Professor Noa Marom-Department of Materials Science and Engineering - Carnegie Mellon University

Professor Noa Marom

Assistant Professor, Materials Science & Engineering

Carnegie Mellon University
5000 Forbes Avenue
Pittsburgh, PA 15213-3890
Office: REH 143
Phone: 412-268-1393
Fax: 412-268-3113


Noa Marom received a B.A. in Physics and a B.S. in Materials Engineering, both Cum Laude, from the Technion- Israel Institute of Technology in 2003. From 2002 to 2004 she worked as an Application Engineer in the Process Development and Control Division of Applied Materials. In 2010 she received a Ph.D. in Chemistry from the Weizmann Institute of Science. She was awarded the Shimon Reich Memorial Prize of Excellence for her thesis. She then pursued postdoctoral research at the Institute for Computational Engineering and Sciences (ICES) at the University of Texas at Austin. From 2013 to 2016 she was an Assistant Professor in the Physics and Engineering Physics (PEP) Department at Tulane University. In 2016 she joined the Materials Science and Engineering Department at Carnegie Mellon University as an Assistant Professor. She holds courtesy appointments in the Department of Physics and the Department of Chemistry and is a member of the Pittsburgh Quantum Institute (PQI)


Education: Ph.D., Weizmann Institute of Science, 2010


Computational Materials Science
The goal of our research is to computationally design materials with desired properties for target applications. Through the portal of computer simulations we gain access to the vast configuration space of materials structure and composition. We can explore the uncharted territories of materials that have not been synthesized yet and predict their properties from first principles, based solely on the knowledge of their elemental composition and the laws of quantum mechanics. To navigate the configuration space we use genetic algorithms, steered to the most promising regions by the evolutionary principle of survival of the fittest. We develop a massively parallel genetic algorithm code, GAtor, and run it on some of the world’s most powerful supercomputers. We apply our methods to study functional nano-structured interfaces in organic and hybrid solar cells, molecular crystals, layered materials, and cluster-based nanocatalysts.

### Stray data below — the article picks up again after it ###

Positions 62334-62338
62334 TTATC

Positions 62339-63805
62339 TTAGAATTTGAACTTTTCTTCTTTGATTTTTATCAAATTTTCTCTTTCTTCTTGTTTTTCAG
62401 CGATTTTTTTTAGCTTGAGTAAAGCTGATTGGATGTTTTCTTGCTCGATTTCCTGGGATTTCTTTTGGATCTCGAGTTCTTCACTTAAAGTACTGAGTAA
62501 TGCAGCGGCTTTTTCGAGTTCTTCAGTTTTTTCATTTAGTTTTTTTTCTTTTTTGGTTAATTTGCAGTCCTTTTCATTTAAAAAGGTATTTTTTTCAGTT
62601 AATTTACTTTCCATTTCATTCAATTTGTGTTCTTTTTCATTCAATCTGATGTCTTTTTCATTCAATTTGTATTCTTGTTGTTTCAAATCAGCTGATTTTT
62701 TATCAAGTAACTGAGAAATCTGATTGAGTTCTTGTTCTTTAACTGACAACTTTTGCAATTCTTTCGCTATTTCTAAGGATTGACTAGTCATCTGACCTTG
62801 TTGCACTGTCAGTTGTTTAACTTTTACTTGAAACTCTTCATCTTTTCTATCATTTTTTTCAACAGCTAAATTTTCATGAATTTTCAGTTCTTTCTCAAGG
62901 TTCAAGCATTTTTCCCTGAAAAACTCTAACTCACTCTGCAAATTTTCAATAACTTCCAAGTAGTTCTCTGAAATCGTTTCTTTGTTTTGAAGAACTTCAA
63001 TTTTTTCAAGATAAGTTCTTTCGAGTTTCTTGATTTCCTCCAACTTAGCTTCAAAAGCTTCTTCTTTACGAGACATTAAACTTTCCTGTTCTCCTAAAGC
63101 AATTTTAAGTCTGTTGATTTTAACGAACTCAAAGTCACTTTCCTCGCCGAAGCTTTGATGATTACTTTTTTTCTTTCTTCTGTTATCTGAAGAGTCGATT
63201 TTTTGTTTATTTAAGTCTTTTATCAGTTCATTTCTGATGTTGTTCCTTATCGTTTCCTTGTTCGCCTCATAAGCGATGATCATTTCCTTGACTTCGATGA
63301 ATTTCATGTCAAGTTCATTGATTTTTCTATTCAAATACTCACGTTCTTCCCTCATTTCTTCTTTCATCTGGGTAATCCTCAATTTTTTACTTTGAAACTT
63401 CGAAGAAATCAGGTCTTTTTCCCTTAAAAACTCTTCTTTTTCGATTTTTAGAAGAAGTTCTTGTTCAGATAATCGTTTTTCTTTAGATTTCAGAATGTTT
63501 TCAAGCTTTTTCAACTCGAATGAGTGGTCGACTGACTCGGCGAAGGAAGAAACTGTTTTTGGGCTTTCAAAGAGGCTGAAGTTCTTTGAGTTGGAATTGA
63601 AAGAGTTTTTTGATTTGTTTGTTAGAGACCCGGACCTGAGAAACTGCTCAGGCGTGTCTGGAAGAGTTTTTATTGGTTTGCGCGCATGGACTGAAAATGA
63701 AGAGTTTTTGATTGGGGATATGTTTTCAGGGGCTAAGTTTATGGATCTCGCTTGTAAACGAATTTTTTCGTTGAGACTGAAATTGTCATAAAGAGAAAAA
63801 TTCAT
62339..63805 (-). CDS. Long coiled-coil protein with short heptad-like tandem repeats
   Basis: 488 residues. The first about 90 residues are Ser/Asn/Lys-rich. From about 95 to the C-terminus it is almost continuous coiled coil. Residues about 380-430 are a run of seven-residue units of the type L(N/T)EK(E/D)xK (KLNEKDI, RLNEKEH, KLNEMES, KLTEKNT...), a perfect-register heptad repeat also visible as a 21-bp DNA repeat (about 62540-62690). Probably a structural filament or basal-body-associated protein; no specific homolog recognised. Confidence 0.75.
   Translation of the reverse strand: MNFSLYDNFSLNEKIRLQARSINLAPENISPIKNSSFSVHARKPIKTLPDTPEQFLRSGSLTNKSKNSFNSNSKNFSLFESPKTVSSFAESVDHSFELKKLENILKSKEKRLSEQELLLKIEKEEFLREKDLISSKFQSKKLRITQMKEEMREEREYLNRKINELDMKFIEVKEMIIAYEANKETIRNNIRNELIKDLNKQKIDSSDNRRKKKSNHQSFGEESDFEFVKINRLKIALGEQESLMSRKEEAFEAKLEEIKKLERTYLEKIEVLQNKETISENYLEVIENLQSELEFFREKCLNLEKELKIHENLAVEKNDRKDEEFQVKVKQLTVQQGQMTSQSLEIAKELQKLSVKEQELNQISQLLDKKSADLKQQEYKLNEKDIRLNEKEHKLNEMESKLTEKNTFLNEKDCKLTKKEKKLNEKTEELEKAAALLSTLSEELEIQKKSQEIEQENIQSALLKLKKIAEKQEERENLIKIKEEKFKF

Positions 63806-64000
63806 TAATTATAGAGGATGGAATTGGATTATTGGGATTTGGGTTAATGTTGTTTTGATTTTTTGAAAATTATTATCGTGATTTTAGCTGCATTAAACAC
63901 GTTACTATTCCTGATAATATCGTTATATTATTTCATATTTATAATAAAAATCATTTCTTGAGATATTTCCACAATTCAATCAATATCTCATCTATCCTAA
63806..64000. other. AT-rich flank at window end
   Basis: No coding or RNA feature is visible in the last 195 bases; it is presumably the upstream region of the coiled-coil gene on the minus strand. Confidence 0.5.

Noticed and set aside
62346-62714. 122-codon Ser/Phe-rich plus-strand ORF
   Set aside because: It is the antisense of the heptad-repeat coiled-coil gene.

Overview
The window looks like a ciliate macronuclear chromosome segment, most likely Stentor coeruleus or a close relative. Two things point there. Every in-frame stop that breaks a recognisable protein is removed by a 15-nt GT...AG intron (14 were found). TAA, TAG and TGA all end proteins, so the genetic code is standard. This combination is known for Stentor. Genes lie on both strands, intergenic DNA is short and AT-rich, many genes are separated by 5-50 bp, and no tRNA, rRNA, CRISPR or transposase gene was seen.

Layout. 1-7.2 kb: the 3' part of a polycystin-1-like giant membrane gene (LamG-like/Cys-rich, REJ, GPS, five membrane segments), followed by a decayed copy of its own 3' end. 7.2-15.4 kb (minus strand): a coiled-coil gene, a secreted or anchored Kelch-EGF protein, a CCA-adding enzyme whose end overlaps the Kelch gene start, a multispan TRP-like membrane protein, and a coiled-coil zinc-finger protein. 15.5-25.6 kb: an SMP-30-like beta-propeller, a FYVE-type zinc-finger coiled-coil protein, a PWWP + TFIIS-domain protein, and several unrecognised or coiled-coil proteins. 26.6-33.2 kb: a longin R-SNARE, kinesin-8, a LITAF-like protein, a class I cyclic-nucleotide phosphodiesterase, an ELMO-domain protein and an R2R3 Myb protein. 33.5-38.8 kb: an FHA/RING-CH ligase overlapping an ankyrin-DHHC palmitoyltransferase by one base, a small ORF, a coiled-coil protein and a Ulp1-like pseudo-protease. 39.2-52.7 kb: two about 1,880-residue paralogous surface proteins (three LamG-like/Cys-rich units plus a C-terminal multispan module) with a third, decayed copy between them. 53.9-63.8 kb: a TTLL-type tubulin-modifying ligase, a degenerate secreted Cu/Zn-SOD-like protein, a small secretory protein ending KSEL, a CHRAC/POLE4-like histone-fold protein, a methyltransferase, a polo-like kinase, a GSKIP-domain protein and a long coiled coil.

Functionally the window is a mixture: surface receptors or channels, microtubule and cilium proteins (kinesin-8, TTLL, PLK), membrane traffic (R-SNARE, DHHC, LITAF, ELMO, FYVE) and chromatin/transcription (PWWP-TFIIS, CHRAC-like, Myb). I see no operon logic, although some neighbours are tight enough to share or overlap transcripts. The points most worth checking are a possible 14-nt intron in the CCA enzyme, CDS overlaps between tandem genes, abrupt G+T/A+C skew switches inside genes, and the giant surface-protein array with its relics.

S. Bhattacharya, B. H. Sonin, C. J. Jumonville, L. M. Ghiringhelli, and N. Marom “Computational Design of Nanoclusters by Property-Based Genetic Algorithms: Tuning the Electronic Properties of (TiO2)n Clusters”, Phys. Rev. B 91, 241115(R) (2015).

N. Marom, T. Körzdörfer, X. Ren, A. Tkatchenko, and J. R. Chelikowsky  “Size Effects in the Interface Level Alignment Of Dye-Sensitized TiO2 Clusters”,  J. Phys. Chem. Lett. 5 2395 (2014)

N. Marom, R. A. DiStasio Jr., V. Atalla, S. Levchenko, A. M. Reilly, J. R. Chelikowsky, L. Leiserowitz, and A. Tkatchenko “Many-Body Dispersion Interactions in Molecular Crystal Polymorphism”, Angew. Chem. Int. Ed. 52,6629 (2013)

T. Körzdörfer and N. Marom “A Strategy for Finding a Reliable Starting Point for G0W0 Demonstrated for Molecules”, Phys. Rev. B 86, 041110(R) (2012)

N. Marom, M. Kim, and J. R. Chelikowsky “Structure Selection Based on High Vertical Electron Affinity for TiO2 Clusters”, Phys. Rev. Lett. 108, 106801 (2012)

N. Marom, J. Bernstein, J. Garel, A. Tkatchenko, E. Joselevich, L.  Kronik, and O. Hod “Stacking and Registry Effects in Layered Materials: The Case of Hexagonal Boron Nitride”, Phys. Rev. Lett. 105, 046801 (2010).

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